As the pavilion is exposed to all weather conditions throughout the year and must withstand the particularly damp winter months common in this region, special attention was paid to the protective coating and quality of the building timber used. Impregnation of the timber was not feasible as this method is costly, requires a great deal of maintenance work and needs to be repeated every couple of years. For this reason, only timber from Swiss mountain larch trees, grown at altitudes higher than 1200 m above sea level, was used. This wood has a very fine structure and is extremely resistant to warping. The supporting cross-sections are constructed on lamellae measuring 50x150mm. These only touch as certain points and are joined together by threaded rods. This makes the structure very open and well aired which increases the durability and permanency of the whole building. The construction has the appearance of being built by children and, thanks to its intermediate spaces, produces interesting play between shadow and light.
Below in the playing levels, the underside of the curved ramp can also be seen. A number of wide and apparently randomly placed round supports create a room underneath the wooden pathway which suddenly also forms a roof. Here again, protective coating of the timber played a decisive role in the design of the wooden structure. In a very similar way to the pavilion, it is characterised by small cross-sections which are freely suspended. The round timber supporting posts have a diameter of 80mm and can be grasped well by small children's hands.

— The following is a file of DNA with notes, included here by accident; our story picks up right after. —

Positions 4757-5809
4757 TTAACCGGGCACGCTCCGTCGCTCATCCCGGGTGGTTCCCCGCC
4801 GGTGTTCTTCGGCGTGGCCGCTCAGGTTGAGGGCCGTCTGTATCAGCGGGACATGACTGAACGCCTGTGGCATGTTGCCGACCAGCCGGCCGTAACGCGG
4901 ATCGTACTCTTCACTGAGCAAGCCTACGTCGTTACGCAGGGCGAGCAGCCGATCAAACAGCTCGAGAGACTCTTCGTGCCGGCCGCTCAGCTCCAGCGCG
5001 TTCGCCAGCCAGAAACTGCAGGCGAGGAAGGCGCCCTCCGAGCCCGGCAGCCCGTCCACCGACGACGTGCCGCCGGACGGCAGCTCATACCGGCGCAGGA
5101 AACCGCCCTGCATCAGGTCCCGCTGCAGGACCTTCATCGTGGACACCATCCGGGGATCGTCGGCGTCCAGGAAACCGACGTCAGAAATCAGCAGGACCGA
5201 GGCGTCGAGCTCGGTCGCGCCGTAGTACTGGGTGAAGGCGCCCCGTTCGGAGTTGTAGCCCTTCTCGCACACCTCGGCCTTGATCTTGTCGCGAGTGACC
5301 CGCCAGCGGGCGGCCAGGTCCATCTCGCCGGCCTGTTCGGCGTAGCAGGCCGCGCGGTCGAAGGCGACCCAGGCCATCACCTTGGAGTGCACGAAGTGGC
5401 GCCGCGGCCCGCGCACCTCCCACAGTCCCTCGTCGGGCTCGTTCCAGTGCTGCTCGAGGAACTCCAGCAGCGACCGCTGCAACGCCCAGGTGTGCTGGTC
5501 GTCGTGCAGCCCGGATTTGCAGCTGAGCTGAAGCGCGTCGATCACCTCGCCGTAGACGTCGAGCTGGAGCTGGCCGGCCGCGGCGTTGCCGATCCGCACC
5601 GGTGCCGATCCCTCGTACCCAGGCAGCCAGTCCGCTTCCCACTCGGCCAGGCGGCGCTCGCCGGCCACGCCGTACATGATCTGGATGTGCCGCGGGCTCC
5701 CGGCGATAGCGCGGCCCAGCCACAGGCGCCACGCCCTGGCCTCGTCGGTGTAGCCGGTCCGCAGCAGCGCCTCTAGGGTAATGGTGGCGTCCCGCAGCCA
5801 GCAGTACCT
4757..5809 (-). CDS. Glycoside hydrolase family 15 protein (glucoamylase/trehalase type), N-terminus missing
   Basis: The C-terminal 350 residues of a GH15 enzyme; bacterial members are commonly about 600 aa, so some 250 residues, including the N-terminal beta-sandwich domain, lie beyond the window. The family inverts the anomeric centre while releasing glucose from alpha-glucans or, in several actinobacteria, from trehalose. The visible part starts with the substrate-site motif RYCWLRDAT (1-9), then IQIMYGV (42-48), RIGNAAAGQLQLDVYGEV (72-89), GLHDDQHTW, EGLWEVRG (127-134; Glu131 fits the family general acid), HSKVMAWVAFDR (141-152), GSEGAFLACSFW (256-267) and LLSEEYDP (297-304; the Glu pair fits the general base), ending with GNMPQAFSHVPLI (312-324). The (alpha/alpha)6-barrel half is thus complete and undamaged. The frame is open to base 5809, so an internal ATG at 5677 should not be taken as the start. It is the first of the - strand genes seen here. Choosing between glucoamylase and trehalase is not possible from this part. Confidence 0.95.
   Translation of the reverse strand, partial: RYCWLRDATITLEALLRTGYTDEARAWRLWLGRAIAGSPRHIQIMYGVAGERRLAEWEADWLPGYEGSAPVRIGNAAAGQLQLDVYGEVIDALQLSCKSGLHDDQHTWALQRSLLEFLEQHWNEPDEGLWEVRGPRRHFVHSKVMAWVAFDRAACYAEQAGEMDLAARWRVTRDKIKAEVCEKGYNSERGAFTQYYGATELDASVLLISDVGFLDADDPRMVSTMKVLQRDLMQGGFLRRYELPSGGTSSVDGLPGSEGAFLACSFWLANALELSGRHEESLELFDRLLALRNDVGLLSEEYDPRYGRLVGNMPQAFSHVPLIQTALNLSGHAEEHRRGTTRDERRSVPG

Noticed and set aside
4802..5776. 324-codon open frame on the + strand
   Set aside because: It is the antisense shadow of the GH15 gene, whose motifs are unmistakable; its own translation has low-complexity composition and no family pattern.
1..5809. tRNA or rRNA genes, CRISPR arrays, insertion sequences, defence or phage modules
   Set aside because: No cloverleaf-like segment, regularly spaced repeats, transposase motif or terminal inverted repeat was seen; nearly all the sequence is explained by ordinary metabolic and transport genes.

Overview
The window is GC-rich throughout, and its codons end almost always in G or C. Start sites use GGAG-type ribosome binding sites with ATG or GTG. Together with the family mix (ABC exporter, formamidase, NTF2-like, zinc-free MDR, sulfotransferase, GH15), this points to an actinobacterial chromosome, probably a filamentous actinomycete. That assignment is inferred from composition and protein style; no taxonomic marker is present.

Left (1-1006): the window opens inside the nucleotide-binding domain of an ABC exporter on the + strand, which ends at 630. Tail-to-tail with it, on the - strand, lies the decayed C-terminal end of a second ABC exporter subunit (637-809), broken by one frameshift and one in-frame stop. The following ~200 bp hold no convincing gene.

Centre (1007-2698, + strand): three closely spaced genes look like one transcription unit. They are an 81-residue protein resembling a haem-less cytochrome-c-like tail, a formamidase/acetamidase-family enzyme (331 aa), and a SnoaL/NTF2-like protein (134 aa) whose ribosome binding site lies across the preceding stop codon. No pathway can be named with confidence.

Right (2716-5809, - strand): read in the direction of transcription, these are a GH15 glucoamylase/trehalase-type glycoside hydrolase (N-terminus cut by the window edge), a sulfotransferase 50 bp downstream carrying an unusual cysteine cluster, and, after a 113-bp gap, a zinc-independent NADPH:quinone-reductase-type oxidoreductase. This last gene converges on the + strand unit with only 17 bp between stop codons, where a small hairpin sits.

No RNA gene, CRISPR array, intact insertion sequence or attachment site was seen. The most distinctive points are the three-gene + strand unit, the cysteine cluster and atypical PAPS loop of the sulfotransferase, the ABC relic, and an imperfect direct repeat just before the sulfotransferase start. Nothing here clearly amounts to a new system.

The 12% gradient of the steepest part of the ramp represents a challenge and a method had to be found of preventing it being slippery when the wood becomes wet. An initial idea of rubber strips was rejected as they would be very bumpy and unpleasant for wheelchair occupants. In specially carried out weathering tests the application of strips of adhesive covered in sand and a layer of rubber granulate were tested. Both alternatives proved to be insufficiently durable and would have required a great deal of maintenance work. Finally, the simplest alternative was used – wooden battens without any kind of anti-slip cover. The battens have a maximum width of 60 mm so that the children's feet are always supported by at least two to three pieces and cannot slip between them. As the battens are laid at right angles to the wheels of a wheelchair, it was possible to leave a gap of 15mm between them. These dimensions meant that the wooden battens already provided a relatively non-slip surface by themselves and weathering of the battens made them even less slippery. The wooden surface has not been changed to date and continues to prove to be the most simple, less expensive and visually most efficient alternative.

General contractor
Children's Home Foundation Hagendorn, CH-Hagendorn

Architecture and overall management
Raum B Architektur, CH-Zurich
Daniela Saxer dip. Arch. ETH SIA

Landscape gardening
Appert+Zwahlen Landschaftsarchitekten BSLA, CH-Cham

Timber construction engineer
Walter Bieler, CH-Bonaduz

Playground equipment and objects
Johanna Näf, sculptor, CH-Lucerne

Project planning
2001 – 2005


Overall costs: Planned building costs phases 1-5
CHF 1.0 million

Daniela Kienzler, Lucerne